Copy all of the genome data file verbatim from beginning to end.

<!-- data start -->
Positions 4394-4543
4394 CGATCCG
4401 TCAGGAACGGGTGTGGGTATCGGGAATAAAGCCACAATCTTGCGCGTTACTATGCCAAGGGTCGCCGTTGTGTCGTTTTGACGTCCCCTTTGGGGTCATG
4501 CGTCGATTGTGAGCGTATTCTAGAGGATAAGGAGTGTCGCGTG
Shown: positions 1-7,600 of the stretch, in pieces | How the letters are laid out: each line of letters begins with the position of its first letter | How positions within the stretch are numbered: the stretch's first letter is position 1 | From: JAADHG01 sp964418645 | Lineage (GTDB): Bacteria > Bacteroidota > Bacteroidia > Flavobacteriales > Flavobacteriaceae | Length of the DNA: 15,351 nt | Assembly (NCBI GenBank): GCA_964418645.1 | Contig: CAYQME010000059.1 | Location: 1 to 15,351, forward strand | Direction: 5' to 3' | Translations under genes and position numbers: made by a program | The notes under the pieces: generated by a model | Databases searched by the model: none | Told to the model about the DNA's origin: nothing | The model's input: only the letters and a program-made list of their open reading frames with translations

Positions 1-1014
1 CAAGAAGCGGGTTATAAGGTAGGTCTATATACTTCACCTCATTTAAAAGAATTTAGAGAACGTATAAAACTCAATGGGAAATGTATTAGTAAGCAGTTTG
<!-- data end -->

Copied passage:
Positions 4394-4543
4394 CGATCCG
4401 TCAGGAACGGGTGTGGGTATCGGGAATAAAGCCACAATCTTGCGCGTTACTATGCCAAGGGTCGCCGTTGTGTCGTTTTGACGTCCCCTTTGGGGTCATG
4501 CGTCGATTGTGAGCGTATTCTAGAGGATAAGGAGTGTCGCGTG
Shown: positions 1-7,600 of the stretch, in pieces | How the letters are laid out: each line of letters begins with the position of its first letter | How positions within the stretch are numbered: the stretch's first letter is position 1 | From: JAADHG01 sp964418645 | Lineage (GTDB): Bacteria > Bacteroidota > Bacteroidia > Flavobacteriales > Flavobacteriaceae | Length of the DNA: 15,351 nt | Assembly (NCBI GenBank): GCA_964418645.1 | Contig: CAYQME010000059.1 | Location: 1 to 15,351, forward strand | Direction: 5' to 3' | Translations under genes and position numbers: made by a program | The notes under the pieces: generated by a model | Databases searched by the model: none | Told to the model about the DNA's origin: nothing | The model's input: only the letters and a program-made list of their open reading frames with translations

Positions 1-1014
1 CAAGAAGCGGGTTATAAGGTAGGTCTATATACTTCACCTCATTTAAAAGAATTTAGAGAACGTATAAAACTCAATGGGAAATGTATTAGTAAGCAGTTTG